Arthur Gardiner Butler
|Born||27 June 1844|
|Died||28 May 1925|
Arthur Gardiner Butler F.L.S., F.Z.S. (27 June 1844 – 28 May 1925) was an English entomologist, arachnologist and ornithologist. He worked at the British Museum on the taxonomy of birds, insects, and spiders.
Arthur Gardiner Butler was born at Cheyne Walk, Chelsea, London. He was the son of Thomas Butler (1809–1908), assistant-secretary to the British Museum.He was educated at St. Paul's School, later receiving a year's tuition in drawing at the Art School of South Kensington.
At the British Museum, he was appointed as an officer with two roles, as an assistant-keeper in zoology and as an assistant-librarian in 1879.
He also published articles on spiders of Australia, the Galápagos, Madagascar, and other places.
|Wikispecies has information related to Arthur Gardiner Butler .|
| Wikisource has original works written by or about:|
Arthur Gardiner Butler
John Edward Gray, FRS was a British zoologist. He was the elder brother of zoologist George Robert Gray and son of the pharmacologist and botanist Samuel Frederick Gray (1766–1828). The standard author abbreviation J.E.Gray is used to indicate this person as the author when citing a botanical name. The same is used for a zoological name.
Albert Karl Ludwig Gotthilf Günther FRS, also Albert Charles Lewis Gotthilf Günther, was a German-born British zoologist, ichthyologist, and herpetologist. Günther is ranked the second-most productive reptile taxonomist with more than 340 reptile species described.
Howard Saunders was a British businessman, who later in life became a noted ornithologist, specialising in gulls and terns.
Roland Trimen FRS was a British-South African naturalist, best known for South African Butterflies (1887–89), a collaborative work with Colonel James Henry Bowker. He was among the first entomologists to investigate mimicry and polymorphism in butterflies and their restriction to females. He also collaborated with Charles Darwin to study the pollination of Disa orchids.
Francis Walker was an English entomologist. He was born in Southgate, London, on 31 July 1809 and died at Wanstead, England on 5 October 1874. He was one of the most prolific authors in entomology, and stirred controversy during his later life as his publications resulted in a huge number of junior synonyms.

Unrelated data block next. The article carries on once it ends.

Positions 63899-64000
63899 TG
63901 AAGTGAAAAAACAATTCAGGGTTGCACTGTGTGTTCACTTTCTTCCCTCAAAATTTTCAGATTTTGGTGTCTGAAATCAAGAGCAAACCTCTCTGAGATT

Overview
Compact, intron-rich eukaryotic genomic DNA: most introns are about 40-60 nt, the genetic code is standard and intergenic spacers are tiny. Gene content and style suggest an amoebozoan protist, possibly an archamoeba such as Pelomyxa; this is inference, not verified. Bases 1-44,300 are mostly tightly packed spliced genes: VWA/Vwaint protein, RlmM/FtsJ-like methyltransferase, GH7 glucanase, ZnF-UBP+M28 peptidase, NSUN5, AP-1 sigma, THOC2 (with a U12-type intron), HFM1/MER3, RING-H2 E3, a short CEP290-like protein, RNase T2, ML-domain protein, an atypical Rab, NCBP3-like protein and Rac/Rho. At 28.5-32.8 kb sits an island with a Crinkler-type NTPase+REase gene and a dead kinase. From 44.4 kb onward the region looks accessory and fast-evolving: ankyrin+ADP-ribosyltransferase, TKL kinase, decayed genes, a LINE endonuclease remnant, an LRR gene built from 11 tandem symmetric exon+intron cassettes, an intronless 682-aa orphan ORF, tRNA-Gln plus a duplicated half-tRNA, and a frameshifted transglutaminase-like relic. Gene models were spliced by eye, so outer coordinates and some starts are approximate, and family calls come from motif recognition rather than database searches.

Robert Templeton was a naturalist, artist, and entomologist, and was born at Cranmore House, Belfast, Ireland.
William Forsell Kirby was an English entomologist and folklorist.
William Chapman Hewitson was a British naturalist. A wealthy collector, Hewitson was particularly devoted to Coleoptera (beetles) and Lepidoptera and, also, to birds' nests and eggs. His collection of butterflies, collected by him as well as purchased from travellers throughout the world, was one of the largest and most important of his time. He contributed to and published many works on entomology and ornithology and was an accomplished scientific illustrator.
James John Joicey FES was an English amateur entomologist, who assembled an extensive collection of Lepidoptera in his private research museum, called the Hill Museum, in Witley, Surrey. His collection, 40 years in the making, was considered to have been the second largest in the world held privately and to have numbered over 1.5 million specimens. Joicey was a fellow of the Zoological Society of London, the Royal Geographical Society, the Royal Entomological Society, the Royal Horticultural Society, and the Linnean Society of London.
Herbert Druce, FLS was an English entomologist. His collections were acquired by Frederick DuCane Godman (1834–1919), Osbert Salvin (1835–1898), and James John Joicey (1870–1932) before being bequeathed to the Natural History Museum, London. He is not to be confused with his son, the English entomologist Hamilton Herbert Druce, who also worked on Lepidoptera.
George Thomas Bethune-Baker was an English entomologist who specialised in Lepidoptera, especially those in the family Lycaenidae of butterflies.
Bityla sericea is a species of moth in the family Noctuidae. This species is endemic to New Zealand. It is classified as "At Risk, Naturally Uncommon" by the New Zealand Department of Conservation.
Lepidopterology, is a branch of entomology concerning the scientific study of moths and the three superfamilies of butterflies. Someone who studies in this field is a lepidopterist or, archaically, an aurelian.
Emily Mary Bowdler Sharpe, born on 11 December 1868, was an English entomologist, colourist and illustrator
Metacrias huttoni is a species of moth in the family Erebidae. This species is endemic to New Zealand where it is known from the eastern areas of the South Island. The female of the species is flightless and buff coloured where as the male is brightly coloured and flies during the day.
Bombycites oeningensis is an extinct lepidopteran from the Messinian of Öhningen, Switzerland. It is described in 1849 from a fossil pupa by the Swiss geologist and naturalist Oswald Heer. Because neither the adult nor larval forms are known, either of which contain crucial diagnostic features, its familial and superfamilial placement is uncertain.
Percy Ireland Lathy was an English entomologist who specialised in butterflies. He was an acquaintance of James John Joicey and was associated with Joicey's Hill Museum in Witley, Surrey.
Hamilton Herbert Charles James Druce was an English entomologist who specialised in Lycaenidae and to a lesser extent Hesperiidae. He is not to be confused with his father, the English entomologist Herbert Druce (1846–1913) who also worked on Lepidoptera.
Euploea modesta,the plain blue crow, is a butterfly in the family Nymphalidae. It was described by Arthur Gardiner Butler in 1866. It is found in the Indomalayan realm and the Australasian realm.
Euploea morosa is a butterfly in the family Nymphalidae. It was described by Arthur Gardiner Butler in 1866. It is found in the Australasian realm.